Thomas Newman & Rick Cox – 35 Whirlpools Below Sound

Thomas Newman Rick CoxI admit: I was a bit biased.
Thomas Newman is the widely acclaimed composer of more than 50 film and television scores, earned no less than twelve Academy Award nominations and six Grammy Awards for an impressive list of movies that are not exactly of the lesser-known kind.
Just to name a few: American Beauty, The Shawshank Redemption, Finding Nemo, Wall-E, The Horse Whisperer, The People vs. Larry Flynt…
Knowing this, I expected to hear some well crafted and slick ‘movie soundtrack music’.

But I was wrong!
Maybe not about the ‘well-crafted’, and maybe not even about the ‘movie soundtrack music’,  but definitely about the ‘slick’!
The 19 tracks on 35 Whirlpools Below Sound” took me on one of the most fantastic, caleidoscopic journeys into soundworlds I hardly believed could exist!

My interest was triggered because the album is released on Cold Blue Music  a label focused on (West Coast) minimalism and post-minimalism – ánd because Newman teams up with Rick Cox, with whom he regularly worked since 1985.
Cox is a composer and multi-instrumentalist, explorer of ‘prepared electric guitar’ techniques, who has played with the likes of Ry Cooder, Jon Hassell, and is no stranger to creating film music himself…hence their connection.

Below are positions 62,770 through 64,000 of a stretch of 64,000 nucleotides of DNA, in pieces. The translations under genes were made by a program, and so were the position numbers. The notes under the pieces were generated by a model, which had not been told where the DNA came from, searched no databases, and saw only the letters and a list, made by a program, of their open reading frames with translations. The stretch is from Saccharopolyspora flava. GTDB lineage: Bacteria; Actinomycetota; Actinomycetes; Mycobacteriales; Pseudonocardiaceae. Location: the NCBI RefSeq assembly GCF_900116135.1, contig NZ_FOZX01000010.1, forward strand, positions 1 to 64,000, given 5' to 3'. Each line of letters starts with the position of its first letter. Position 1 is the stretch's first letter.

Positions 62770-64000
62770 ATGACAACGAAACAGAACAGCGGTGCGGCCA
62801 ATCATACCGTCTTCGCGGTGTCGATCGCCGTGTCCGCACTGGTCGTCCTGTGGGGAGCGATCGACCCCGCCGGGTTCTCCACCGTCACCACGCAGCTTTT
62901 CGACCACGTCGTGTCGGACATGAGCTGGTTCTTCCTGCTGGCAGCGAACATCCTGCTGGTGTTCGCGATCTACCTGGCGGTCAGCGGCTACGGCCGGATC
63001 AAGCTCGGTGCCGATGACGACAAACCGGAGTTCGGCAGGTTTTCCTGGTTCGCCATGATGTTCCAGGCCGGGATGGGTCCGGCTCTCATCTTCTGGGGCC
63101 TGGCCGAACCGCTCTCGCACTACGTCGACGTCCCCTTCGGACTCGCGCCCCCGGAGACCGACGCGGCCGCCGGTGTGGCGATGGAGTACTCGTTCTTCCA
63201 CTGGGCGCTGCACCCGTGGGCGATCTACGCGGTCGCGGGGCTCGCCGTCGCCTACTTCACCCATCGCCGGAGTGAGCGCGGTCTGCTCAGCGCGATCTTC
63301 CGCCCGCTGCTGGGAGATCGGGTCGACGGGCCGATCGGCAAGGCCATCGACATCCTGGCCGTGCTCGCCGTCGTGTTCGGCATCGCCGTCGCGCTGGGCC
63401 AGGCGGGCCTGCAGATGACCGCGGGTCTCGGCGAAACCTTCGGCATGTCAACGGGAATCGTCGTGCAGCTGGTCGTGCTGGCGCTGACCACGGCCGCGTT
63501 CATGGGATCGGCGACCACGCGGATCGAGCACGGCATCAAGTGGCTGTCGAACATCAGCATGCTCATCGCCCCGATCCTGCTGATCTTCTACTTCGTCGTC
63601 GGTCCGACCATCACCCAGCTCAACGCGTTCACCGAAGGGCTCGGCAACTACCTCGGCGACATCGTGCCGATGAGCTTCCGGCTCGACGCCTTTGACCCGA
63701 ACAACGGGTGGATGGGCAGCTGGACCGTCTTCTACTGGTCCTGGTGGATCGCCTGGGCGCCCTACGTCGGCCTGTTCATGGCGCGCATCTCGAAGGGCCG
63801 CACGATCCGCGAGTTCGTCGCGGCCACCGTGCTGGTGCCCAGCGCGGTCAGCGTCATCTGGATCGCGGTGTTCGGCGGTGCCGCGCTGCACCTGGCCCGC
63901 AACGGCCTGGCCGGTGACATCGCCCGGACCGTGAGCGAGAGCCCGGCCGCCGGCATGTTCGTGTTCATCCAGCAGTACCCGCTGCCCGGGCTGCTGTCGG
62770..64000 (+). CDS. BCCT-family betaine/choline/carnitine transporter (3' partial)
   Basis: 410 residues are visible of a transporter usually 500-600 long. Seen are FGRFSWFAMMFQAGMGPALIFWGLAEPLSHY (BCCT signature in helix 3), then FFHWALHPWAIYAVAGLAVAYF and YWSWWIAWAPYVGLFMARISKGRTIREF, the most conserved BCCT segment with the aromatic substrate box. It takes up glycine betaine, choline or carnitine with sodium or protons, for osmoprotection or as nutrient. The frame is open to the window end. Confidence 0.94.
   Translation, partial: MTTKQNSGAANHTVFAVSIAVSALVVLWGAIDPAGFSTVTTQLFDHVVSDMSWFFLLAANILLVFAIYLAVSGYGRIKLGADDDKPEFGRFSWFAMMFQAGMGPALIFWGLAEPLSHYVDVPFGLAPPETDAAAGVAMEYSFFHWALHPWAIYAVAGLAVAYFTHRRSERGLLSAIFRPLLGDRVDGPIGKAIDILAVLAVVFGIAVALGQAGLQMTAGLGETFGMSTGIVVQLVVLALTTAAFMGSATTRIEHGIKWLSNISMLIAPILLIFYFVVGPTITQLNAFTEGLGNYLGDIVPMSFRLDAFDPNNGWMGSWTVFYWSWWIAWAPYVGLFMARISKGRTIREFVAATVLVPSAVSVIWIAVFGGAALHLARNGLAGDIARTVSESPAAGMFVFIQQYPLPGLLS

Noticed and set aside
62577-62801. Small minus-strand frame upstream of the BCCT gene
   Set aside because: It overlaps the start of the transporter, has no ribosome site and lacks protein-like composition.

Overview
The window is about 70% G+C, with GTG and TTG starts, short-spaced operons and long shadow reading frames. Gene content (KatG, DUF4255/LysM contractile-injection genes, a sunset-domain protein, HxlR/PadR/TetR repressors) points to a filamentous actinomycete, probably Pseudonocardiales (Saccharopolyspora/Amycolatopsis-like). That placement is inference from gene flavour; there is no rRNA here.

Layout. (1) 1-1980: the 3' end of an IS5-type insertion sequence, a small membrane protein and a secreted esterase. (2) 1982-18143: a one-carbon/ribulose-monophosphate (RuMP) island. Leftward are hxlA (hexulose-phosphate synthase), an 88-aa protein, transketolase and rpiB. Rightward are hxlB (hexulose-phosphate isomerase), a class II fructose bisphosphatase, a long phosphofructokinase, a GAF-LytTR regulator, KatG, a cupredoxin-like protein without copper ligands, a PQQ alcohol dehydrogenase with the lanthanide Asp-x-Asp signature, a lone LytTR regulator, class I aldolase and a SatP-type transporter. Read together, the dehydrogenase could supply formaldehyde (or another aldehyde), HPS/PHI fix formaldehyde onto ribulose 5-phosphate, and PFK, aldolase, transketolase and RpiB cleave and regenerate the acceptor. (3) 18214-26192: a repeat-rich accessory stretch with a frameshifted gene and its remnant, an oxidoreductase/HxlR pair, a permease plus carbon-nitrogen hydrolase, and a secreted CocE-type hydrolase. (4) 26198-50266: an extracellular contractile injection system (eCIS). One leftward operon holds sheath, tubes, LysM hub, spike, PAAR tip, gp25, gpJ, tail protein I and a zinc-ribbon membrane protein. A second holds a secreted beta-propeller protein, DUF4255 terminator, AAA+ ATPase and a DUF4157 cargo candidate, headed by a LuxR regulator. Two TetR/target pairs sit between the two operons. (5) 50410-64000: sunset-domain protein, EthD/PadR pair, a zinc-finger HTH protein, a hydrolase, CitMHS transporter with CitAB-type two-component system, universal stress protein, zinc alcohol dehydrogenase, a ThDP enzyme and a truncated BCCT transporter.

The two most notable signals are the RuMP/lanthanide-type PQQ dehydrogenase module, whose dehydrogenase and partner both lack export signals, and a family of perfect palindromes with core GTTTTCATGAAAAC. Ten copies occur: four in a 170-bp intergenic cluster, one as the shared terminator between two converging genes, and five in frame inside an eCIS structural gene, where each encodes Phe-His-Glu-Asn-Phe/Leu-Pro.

The strange title was another indication this could be something very special.  It is taken from a line in Hervey M. Cleckley’s classic psychology study, The Mask of Sanity, in which the author quotes the following sentence from one of his patient’s letters: “Until you gentlemen decide further what my occupation is, you may as well announce me as comforting 35 whirlpools below sound.”

Scoring successful soundtracks obviously provides the luxury to break completely free of the usual constraints and create something beyond any expectation.
Simply put, this is one of the strangest albums that I can imagine. And not just because of the fantastical soundworlds Newman and Cox create in these “short, richly detailed, multilayered electro-acoustic soundscapes” – but also because of the way these sounds are recorded, the depth of the sound itself.
As Film Score Monthly aptly stated in their review: “I have a feeling that this music is what one would have heard if they’d put a stethoscope to the forehead of Samuel Beckett.”

Posting one single album track as an example does not do justice to the variety of sounds on this album.
So you’ll have to take my word for it, or check the samples at Amazon

If you want to order from Cold Blue Music, here’s their info about ordering (as they don’t have a Bandcamp page as far as I can tell).


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  1. luMar

    after re-read, today, Stalisnaw Lem “Solaris”, TELEGRAPH VINE, sounds like the perfect ambient soundscape to it . Hope the full album sounds, goes on that way.